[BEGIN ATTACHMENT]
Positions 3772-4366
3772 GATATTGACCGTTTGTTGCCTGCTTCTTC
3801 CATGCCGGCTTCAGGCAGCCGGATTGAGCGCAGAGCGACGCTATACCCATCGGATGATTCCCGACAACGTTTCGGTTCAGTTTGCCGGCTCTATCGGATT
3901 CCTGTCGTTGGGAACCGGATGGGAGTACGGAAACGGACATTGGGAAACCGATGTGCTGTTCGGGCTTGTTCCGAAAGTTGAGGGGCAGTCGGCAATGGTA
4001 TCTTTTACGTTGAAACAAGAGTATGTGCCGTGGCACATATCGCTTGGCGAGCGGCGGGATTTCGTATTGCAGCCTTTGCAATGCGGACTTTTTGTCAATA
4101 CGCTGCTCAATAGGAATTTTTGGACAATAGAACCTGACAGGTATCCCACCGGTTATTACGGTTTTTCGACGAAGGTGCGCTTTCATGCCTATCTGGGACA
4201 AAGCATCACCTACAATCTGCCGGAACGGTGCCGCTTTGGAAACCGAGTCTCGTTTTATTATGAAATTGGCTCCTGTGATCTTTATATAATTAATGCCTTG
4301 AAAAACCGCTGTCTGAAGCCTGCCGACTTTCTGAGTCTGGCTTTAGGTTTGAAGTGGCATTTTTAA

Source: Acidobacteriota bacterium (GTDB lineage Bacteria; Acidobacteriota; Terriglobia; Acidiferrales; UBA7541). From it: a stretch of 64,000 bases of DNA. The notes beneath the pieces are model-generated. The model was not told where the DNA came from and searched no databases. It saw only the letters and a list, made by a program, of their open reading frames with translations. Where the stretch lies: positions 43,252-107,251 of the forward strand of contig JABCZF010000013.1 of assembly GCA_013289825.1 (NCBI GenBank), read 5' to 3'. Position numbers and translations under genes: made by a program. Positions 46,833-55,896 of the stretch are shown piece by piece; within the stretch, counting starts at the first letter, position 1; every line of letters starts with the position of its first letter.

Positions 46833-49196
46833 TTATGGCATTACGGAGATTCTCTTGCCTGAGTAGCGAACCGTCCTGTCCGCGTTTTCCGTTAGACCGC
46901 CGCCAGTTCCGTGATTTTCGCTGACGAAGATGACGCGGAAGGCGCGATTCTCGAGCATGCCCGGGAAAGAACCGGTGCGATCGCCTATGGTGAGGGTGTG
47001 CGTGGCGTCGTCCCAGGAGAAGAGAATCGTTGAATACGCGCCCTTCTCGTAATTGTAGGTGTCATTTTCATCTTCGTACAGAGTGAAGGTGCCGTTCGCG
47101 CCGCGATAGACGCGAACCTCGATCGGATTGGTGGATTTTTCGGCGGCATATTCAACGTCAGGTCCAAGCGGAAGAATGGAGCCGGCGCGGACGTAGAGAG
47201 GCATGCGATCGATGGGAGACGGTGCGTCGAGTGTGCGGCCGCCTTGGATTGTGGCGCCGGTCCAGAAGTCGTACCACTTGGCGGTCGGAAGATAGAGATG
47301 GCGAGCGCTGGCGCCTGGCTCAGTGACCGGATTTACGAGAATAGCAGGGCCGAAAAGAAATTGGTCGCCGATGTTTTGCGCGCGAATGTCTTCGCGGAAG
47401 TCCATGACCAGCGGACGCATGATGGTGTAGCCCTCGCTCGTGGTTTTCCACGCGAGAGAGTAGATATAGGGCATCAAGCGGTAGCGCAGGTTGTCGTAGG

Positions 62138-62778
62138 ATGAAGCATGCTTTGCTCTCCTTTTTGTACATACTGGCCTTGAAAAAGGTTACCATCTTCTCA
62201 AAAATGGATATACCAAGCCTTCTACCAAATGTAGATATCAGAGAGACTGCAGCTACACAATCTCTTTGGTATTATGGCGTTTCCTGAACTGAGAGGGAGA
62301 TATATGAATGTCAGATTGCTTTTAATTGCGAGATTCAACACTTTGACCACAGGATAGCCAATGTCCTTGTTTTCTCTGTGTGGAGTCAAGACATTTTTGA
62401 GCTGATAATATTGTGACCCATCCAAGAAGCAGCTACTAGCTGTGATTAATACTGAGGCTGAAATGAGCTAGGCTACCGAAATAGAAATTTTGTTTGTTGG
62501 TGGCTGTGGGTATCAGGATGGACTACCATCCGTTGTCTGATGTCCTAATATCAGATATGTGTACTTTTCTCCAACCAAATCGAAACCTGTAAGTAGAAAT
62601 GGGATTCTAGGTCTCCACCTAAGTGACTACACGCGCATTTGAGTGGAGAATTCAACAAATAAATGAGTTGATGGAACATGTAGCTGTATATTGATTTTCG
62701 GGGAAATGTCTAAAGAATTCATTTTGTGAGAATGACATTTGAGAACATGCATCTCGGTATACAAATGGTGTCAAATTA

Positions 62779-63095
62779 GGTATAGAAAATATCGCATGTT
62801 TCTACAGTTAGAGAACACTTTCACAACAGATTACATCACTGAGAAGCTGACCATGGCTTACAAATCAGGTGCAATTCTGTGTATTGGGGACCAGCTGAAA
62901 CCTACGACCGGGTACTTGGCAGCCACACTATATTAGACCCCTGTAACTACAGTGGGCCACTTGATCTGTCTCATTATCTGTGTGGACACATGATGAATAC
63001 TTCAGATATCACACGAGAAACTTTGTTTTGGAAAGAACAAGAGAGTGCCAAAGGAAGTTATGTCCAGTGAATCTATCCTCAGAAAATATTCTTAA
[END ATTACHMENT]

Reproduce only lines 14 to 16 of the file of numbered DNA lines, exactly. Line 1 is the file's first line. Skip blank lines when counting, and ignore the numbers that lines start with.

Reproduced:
47101 CCGCGATAGACGCGAACCTCGATCGGATTGGTGGATTTTTCGGCGGCATATTCAACGTCAGGTCCAAGCGGAAGAATGGAGCCGGCGCGGACGTAGAGAG
47201 GCATGCGATCGATGGGAGACGGTGCGTCGAGTGTGCGGCCGCCTTGGATTGTGGCGCCGGTCCAGAAGTCGTACCACTTGGCGGTCGGAAGATAGAGATG
47301 GCGAGCGCTGGCGCCTGGCTCAGTGACCGGATTTACGAGAATAGCAGGGCCGAAAAGAAATTGGTCGCCGATGTTTTGCGCGCGAATGTCTTCGCGGAAG